Clean water no matter what
November 18, 2011 5:00 AM   Subscribe

Water: that convenient thing you can't live without. Tell me about a portable desalination / purification device.

I don't need it right now, of course, but I'm curious whether it exists or not. The basic ideas:

* Handheld, portable, or at least carryable
* Something that can filter most anything thrown at it
* Able to put out a household's worth of water in a reasonable period of time.
* Works by hand crank, generator, battery, or something other than standard electricity.
* MAJOR bonus points if it can heat up that water as well.

If this can be bought, where? If this can be hacked, how?
posted by chrisinseoul to Technology (6 answers total) 6 users marked this as a favorite
Might not be what you're looking for, but....

You can use chemistry components to do this. A heat source, 2 beakers and piping that can withstand the water vapor.

Beaker #1 should have the saltwater in it.

Heat the beaker #1 with the piping connected to the top - the water vapor will then go through the piping - and place the other end of the piping on the 2nd beaker, preferably immersed in cool or ice water (as this will help the water vapor condense and collect).

Voila! You have desalinated water.

(To test this, I suggest you MeMail genekelly'srollerskates' who is an actual chemist and could advise you on technique. However, I believe this is a low cost way to have your own desalinator.
posted by glaucon at 5:26 AM on November 18, 2011

Solar still
posted by Tom-B at 6:10 AM on November 18, 2011

Response by poster: Two good answers, but I'm hoping for something a little less labor-intensive, much like a standard electricity generator that runs on gas.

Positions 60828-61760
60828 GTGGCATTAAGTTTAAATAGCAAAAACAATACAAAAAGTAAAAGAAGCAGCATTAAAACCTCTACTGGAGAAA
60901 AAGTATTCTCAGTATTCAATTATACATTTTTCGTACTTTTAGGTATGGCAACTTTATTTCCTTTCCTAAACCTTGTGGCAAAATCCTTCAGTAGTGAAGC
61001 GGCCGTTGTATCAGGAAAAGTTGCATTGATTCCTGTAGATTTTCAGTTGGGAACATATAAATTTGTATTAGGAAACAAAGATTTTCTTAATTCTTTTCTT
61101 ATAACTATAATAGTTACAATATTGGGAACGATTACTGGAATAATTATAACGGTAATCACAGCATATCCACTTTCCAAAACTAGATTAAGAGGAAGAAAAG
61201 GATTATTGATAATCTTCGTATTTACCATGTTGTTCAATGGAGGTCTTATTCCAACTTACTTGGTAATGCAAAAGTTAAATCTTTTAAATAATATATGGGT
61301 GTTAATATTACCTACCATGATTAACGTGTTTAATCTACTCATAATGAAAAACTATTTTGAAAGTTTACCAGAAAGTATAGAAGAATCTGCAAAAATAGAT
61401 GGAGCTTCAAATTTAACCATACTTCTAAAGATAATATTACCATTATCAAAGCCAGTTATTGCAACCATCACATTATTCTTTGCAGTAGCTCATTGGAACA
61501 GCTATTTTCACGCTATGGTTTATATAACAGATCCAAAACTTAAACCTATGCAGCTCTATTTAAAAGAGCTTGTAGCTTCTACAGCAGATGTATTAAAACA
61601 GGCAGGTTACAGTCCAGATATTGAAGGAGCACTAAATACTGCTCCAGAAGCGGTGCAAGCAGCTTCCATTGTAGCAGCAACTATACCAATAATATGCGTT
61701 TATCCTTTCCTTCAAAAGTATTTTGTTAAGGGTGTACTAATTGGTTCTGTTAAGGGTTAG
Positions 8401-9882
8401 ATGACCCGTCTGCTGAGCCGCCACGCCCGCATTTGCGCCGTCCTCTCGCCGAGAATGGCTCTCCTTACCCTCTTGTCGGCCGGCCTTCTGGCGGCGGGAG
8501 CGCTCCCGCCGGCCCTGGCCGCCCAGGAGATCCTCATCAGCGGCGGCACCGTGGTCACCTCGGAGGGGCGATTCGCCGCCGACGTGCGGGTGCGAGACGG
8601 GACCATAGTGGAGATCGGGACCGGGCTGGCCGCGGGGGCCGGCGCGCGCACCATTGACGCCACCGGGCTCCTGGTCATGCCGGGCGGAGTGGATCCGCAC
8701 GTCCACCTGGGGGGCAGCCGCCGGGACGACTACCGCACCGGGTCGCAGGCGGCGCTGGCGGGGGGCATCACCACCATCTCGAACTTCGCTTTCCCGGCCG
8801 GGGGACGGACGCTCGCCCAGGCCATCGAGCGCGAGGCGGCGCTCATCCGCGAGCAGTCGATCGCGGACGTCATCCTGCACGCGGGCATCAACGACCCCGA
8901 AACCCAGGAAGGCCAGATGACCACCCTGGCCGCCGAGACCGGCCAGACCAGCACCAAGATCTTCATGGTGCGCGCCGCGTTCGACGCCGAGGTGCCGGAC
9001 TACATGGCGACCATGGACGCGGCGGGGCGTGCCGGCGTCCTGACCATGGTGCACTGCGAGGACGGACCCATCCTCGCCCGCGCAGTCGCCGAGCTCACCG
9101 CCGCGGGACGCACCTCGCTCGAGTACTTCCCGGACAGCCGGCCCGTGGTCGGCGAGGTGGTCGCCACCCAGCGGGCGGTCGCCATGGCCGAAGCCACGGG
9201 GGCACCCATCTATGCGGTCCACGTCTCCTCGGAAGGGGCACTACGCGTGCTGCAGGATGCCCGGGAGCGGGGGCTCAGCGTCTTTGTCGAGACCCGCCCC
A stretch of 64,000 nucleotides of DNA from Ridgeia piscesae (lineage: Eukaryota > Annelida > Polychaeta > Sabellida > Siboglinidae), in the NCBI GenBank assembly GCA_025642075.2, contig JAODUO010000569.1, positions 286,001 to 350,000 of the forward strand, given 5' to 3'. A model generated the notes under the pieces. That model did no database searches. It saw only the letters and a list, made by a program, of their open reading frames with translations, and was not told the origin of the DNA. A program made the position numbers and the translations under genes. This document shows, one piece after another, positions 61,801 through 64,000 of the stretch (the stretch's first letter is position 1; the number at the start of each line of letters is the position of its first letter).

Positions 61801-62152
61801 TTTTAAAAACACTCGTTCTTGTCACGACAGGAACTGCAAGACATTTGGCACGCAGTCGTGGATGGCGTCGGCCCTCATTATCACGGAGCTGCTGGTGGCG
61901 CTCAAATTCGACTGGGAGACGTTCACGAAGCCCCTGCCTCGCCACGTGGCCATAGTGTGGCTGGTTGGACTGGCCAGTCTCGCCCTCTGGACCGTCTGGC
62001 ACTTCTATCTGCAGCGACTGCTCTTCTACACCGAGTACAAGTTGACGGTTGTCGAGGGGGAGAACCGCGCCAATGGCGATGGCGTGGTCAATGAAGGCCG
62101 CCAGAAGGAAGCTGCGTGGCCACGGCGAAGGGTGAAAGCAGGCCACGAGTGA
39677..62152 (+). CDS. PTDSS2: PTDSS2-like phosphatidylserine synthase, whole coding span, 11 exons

posted by chrisinseoul at 6:44 AM on November 18, 2011

The Katadyn Expedition is (hand) pump based and claims to be able to deliver more than 4L/min.

The Katadyn Drop Gravidyn uses gravity and claims 4L/hour.
posted by Comrade_robot at 6:58 AM on November 18, 2011

I use the Katadyn Hiker (well, actually it's the Pur Hiker before they were bought by Katadyn) and it's worked well for me. It has an adapter that fits the mouth of Nalgene bottles (which isn't a unique feature, but one that I like).

The simplest one that I like is the Platypus GravityWorks (and the similar version by Sawyer). With those, you fill one bladder with dirty water, and gravity does the rest. No pumping.

The MSR HyperFlow is awesome, but you can't let it freeze, and you have to be careful about dropping it, because the filter element uses tiny glass tubes.

None of these require electricity, and they're designed to be portable.

Note: I work for the company linked here; just givin' info.
posted by spikeleemajortomdickandharryconnickjrmints at 7:47 AM on November 18, 2011

Removing salt is very different than removing bacteria. Salt is dissolved so cannot be removed by filtration; you need either to distill or use reverse osmosis to remove salt. Distillation and reverse osmosis also remove bacteria (and pretty much everything), but they're more energy-intensive than filtration, hence less portable.
posted by anadem at 8:04 AM on November 18, 2011

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